Thursday, January 19, 2006

Islets of Ability

Yesterday M brought home some reading homework that required her to figure out when a compound subject such as "Tim and Jane" is converted into a first-person plural indirect object pronoun.

Confused? Well, I was too.

It went something like this:
Tim and Jane asked Mary and Joe to come with them. "Come with us," Tim said.
Circle the names that can be substituted for "us."
a. Tim and Jane    
b. Mary and Joe
c. Tim
M found it difficult, and we worked on the idea of "us" for quite some time. By the last question on the worksheet, she seemed to understand it. Sort of.

It reminded me of our earliest ventures in personal pronouns, and what I learned then about how professionals in the autism and special education world may understand us and our children.

As you probably know, one of the language "defects" observed in children in the spectrum is difficulty understanding personal pronouns. This difficulty is attributed by autism experts such as Simon Baron-Cohen to the autistic individual's supposed defects in theory of mind, or their "mindblindness."

And, when you think about it, personal pronouns are fairly complex.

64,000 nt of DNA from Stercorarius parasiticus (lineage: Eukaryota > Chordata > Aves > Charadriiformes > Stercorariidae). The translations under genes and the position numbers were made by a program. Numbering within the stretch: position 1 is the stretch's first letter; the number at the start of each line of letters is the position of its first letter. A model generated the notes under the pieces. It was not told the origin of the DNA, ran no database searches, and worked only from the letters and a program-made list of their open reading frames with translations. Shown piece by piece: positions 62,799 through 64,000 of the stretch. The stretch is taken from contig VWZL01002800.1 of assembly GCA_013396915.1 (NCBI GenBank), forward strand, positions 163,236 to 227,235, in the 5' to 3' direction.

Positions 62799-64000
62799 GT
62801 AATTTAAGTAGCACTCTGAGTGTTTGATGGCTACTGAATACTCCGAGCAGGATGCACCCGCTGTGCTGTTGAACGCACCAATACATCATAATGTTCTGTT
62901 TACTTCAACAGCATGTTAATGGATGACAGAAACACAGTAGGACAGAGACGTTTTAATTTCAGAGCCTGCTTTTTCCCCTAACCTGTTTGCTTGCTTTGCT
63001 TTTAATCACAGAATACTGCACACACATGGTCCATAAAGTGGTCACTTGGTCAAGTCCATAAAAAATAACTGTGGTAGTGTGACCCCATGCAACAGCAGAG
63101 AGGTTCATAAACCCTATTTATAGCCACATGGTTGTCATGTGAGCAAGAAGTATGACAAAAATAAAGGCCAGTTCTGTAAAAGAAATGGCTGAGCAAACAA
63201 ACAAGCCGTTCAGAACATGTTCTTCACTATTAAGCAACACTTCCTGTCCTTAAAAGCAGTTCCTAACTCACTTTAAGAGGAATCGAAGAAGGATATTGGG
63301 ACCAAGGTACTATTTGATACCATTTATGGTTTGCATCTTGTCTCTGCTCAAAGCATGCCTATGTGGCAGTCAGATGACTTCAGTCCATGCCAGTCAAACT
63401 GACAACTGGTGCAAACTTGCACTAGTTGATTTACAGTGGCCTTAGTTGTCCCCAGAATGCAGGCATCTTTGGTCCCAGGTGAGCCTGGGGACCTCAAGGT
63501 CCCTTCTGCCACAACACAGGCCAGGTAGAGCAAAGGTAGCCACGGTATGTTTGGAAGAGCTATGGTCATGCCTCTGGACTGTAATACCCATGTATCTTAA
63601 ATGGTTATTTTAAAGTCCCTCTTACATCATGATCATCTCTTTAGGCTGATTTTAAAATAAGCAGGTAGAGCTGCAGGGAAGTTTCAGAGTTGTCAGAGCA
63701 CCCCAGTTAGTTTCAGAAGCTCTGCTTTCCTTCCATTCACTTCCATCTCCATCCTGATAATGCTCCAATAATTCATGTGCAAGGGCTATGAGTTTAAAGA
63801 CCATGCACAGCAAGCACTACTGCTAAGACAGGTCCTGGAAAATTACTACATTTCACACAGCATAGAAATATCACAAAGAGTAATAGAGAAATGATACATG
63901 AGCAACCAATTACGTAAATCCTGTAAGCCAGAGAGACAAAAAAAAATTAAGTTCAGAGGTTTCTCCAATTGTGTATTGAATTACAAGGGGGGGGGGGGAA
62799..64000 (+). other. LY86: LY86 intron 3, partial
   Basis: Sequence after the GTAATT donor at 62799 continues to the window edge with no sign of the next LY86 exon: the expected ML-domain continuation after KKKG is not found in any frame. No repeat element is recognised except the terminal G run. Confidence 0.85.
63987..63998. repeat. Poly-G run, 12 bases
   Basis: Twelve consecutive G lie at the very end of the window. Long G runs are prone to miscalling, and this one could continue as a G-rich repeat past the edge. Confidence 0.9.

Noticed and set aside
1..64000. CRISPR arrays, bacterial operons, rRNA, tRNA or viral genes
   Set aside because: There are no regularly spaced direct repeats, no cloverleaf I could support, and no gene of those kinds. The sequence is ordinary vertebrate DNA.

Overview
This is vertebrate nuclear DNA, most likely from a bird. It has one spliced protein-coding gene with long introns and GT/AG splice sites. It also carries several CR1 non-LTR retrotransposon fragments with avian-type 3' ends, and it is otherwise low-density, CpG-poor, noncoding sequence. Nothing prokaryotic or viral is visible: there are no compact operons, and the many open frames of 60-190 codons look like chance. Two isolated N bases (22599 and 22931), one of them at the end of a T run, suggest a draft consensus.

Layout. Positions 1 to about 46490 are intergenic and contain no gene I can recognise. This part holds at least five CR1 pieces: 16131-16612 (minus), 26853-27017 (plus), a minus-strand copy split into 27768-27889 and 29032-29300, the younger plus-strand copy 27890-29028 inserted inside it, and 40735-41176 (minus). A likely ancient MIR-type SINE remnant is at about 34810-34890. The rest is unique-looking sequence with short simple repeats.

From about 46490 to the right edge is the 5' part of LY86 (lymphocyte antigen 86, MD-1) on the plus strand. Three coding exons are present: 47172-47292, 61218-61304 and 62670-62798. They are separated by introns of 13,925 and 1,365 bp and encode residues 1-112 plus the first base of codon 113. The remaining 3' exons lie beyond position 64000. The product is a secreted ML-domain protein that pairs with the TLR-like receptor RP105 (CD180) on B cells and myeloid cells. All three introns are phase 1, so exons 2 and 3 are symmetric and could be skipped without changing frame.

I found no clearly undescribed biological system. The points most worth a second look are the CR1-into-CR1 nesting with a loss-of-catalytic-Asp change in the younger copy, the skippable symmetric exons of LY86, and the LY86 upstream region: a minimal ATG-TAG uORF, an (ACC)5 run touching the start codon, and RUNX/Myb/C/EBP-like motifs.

Let's say that I say: "It's a picture of me." If you respond by saying "It's a picture of me," you'd be wrong, unless of course you and I were both in the picture. Getting your child to learn that "you" and "I" and "me" are relative words is one of the early speech-language challenges.

One day, not long after M was first evaluated for her speech and language deficits, I brought home a package of snapshots. M was about three years old at the time and she was thrilled by snapshots. Still is, though we're mostly digital in our photos these days. Anyway, as we were going through them, I was talking to her about each of them. We came to a snapshot of me, sitting at my desk in my office.

I said, "Look M., it's me at my office."

"Me at office," she said.

"No honey, it's me—Mama—at the office," I said, pointing at myself.

"No no," she said, "Me at office."

"Honey, look, it's Mama, me, at office," I tried to persuade her.

"Me-me at office!" she said.

I was about to give up and move onto the next picture, when she took the picture from me, and pointed to a tiny, tiny image inside the image. On the shelf in my office there was a framed snapshot of her. "Me in office," she said. She had zoomed in on the photo of herself on the shelf in my office.

I was amazed. That's some visual acuity that she's got there . . . to pick out an image of herself that was no more than 1 or 2 millimeters wide, inside a 4x6 snapshot.

When M was evaluated by the in-network speech language pathologists, they generated a report that labeled her play "perseverative" and her speech "echolalic," and that commented on her inability to use personal pronouns accurately.

At that time I was still in the autism mom stage that I call "refusal." Some people call it "denial"—suggesting that one just can't wrap one's brain around the truth about your child . . . that one is just incapable of grasping the horrible reality. But I call it refusal, because I think it has more to do with refusing to accept professional authority and pronouncements.